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Pb Chemistry Overview

            The purpose of this document is a quick primer in Pb chemistry, to briefly describe why certain stages are done and to warn about the potential pitfalls and mistakes that can be made along the way. Nd chemistry is broken into three different sets of columns, utilizing two different types of resin and several different reagents. For Pb separation, AG1X-8 resin is used to purify Pb from other metals in a sample.

One of the major cruxes of this chemistry is fully dissolving the sample in the loading acid. Samples are loaded onto the column in 1.1M hydrobromic acid, which does not do an efficient job of dissolving a HCl salt and bringing a sample into solution. Due to this, samples should remain in the loading acid at least overnight before column chemistry. It is preferable to let the samples sit several days in the acid prior to column chemistry, to ensure samples are in solution. Dilute hydrobromic acid is used as the loading acid because specific elements are considerably more strongly absorbed by anion exchange resins in this loading solution. Separation factors between the metals of interest and other metals in a rock are considerably larger when samples are loaded in dilute hydrobromic acid. Hydrochloric acid is used during cleaning and elution stages as its addition to the resin bed does not allow the resin to continue to binding to the metals of interest.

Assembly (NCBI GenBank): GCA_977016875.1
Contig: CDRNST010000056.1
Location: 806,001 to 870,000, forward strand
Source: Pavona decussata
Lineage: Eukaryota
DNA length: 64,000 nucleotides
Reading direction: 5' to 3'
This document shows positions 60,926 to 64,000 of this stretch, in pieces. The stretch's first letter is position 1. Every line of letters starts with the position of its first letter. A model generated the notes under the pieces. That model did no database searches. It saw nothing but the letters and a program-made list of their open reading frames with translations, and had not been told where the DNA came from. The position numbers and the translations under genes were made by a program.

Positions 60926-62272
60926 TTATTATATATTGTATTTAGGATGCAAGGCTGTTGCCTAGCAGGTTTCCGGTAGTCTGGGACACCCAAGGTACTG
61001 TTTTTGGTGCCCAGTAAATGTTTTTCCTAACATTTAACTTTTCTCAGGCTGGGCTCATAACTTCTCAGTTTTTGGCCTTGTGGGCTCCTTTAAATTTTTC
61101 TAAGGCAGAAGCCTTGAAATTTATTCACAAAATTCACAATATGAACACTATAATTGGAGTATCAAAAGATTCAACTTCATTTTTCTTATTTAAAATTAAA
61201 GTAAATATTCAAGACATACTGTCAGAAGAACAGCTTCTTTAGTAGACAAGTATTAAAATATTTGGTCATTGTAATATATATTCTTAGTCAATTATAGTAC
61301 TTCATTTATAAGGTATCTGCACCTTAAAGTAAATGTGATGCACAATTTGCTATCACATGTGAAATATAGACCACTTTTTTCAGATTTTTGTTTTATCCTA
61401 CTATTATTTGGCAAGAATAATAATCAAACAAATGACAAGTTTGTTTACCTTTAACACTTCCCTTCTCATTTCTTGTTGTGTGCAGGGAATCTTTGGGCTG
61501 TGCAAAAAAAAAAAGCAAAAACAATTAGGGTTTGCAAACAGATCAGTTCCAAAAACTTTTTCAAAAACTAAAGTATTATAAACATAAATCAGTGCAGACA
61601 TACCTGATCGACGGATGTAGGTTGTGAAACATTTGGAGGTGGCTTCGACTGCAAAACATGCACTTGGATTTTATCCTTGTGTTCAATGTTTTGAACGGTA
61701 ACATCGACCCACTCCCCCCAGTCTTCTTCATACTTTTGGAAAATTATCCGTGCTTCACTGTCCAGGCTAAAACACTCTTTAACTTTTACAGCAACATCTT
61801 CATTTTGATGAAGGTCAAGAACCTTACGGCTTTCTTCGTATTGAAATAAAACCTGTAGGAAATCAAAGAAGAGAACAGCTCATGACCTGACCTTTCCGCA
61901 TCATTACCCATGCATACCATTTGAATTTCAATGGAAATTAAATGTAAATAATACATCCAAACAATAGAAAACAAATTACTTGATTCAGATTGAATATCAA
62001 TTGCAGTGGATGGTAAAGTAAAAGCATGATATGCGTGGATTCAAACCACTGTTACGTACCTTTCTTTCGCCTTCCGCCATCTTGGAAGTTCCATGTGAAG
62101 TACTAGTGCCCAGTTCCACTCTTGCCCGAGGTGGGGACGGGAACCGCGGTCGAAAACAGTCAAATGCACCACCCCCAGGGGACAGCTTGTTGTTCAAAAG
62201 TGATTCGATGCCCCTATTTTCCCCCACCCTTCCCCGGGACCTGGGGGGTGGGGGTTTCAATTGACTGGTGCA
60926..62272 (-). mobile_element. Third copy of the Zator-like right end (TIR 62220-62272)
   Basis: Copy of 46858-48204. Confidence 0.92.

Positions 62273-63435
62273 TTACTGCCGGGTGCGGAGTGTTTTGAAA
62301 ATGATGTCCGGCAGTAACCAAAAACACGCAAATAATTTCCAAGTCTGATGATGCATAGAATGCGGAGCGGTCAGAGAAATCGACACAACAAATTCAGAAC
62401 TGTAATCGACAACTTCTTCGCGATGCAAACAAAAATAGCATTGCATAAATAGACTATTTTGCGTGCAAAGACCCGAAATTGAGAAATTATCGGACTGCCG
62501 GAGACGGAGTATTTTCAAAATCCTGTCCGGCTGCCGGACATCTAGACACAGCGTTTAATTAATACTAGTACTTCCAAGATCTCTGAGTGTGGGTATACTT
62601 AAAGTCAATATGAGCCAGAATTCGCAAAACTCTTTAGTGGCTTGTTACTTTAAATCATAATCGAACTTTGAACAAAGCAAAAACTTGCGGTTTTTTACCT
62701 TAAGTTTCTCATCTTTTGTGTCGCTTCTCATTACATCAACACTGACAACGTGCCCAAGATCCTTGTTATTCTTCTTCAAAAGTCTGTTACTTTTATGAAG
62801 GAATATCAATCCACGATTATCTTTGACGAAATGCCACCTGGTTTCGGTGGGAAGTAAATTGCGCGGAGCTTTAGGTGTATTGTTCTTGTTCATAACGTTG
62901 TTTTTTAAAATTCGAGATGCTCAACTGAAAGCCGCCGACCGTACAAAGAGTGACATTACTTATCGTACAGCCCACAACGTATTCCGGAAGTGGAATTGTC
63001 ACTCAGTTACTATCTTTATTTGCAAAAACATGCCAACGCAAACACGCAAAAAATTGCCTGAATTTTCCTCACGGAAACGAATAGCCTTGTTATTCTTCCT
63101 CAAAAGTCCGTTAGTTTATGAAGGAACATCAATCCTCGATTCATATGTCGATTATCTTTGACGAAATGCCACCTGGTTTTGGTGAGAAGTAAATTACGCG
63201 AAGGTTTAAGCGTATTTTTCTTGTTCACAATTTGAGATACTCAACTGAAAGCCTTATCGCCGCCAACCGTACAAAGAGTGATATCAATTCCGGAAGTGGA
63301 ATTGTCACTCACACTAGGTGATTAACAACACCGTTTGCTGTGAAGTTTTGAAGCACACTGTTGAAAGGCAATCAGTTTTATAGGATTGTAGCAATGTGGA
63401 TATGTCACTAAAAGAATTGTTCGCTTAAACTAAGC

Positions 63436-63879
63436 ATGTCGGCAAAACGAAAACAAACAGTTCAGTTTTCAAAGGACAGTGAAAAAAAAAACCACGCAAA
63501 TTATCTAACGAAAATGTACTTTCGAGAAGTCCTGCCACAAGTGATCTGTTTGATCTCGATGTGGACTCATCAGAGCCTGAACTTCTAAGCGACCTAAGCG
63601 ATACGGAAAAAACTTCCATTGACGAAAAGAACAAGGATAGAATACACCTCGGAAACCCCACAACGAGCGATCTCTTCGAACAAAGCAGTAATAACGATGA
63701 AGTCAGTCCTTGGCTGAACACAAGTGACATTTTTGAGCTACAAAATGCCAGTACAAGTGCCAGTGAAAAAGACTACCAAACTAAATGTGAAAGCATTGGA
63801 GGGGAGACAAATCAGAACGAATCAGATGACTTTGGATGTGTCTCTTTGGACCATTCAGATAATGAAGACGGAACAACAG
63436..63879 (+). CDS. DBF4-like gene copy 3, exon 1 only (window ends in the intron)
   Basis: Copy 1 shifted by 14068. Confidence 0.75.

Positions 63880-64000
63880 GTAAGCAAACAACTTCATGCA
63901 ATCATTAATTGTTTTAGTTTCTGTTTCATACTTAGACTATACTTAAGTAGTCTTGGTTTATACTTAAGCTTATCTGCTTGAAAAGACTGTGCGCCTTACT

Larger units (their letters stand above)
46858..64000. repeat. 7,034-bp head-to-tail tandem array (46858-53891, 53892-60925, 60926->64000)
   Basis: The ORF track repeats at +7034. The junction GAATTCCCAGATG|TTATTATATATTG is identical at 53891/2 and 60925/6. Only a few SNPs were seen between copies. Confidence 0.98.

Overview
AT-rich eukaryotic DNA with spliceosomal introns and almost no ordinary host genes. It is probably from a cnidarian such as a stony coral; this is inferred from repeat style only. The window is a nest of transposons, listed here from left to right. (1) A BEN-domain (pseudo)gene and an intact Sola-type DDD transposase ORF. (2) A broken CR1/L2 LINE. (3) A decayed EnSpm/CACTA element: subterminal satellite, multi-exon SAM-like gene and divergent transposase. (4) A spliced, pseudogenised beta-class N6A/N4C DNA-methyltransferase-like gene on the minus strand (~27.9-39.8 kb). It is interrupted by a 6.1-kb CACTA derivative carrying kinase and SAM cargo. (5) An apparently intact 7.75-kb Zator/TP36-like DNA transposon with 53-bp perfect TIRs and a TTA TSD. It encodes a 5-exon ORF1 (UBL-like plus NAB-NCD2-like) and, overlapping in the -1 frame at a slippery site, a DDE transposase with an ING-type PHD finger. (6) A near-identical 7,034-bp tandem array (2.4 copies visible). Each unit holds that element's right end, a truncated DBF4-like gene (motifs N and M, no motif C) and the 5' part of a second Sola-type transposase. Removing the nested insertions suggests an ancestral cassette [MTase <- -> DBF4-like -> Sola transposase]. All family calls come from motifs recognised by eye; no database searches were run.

The procedure for Pb chemistry requires a sample to be run through the sample column chemistry twice. During primary separation Fe-Cu-Ni-Co and Pb may all be eluted from the column, however the goal is to purify the sample to Pb. A secondary separation, rerunning the sample elution through the same column chemistry, is efficient at further purifying the sample to Pb. The second round of column chemistry may be run directly after completion of the first round, although sample dry down and reprecipitation may take slightly more time than the prescribed rounds of column cleaning using 6M HCl. If this is the case, just continue to wash the columns with 6M HCl until the samples are ready for loading. This will ensure the resin does not dry out. Make sure to precondition the columns between column cleaning and sample loading (250 uL of 1.1M HBR). The second round of column chemistry can also be run at a later time if timing requires it.

For information on the resin chemistry and background of Pb chemistry, please see:

Strelow, F.W.E., 1978, Distribution coefficients and anion exchange behavior of some elements in hydrobromic-nitric acid mixtures: Analytical Chemistry, v. 50, p. 1359-1361.

Warren, J.M., Shirey, S.B., 2012, Lead and osmium isotopic constrains on the oceanic mantle from single abyssal peridotite sulfides: Earth and Planetary Science Letters, v. 359-360, p. 279-293.

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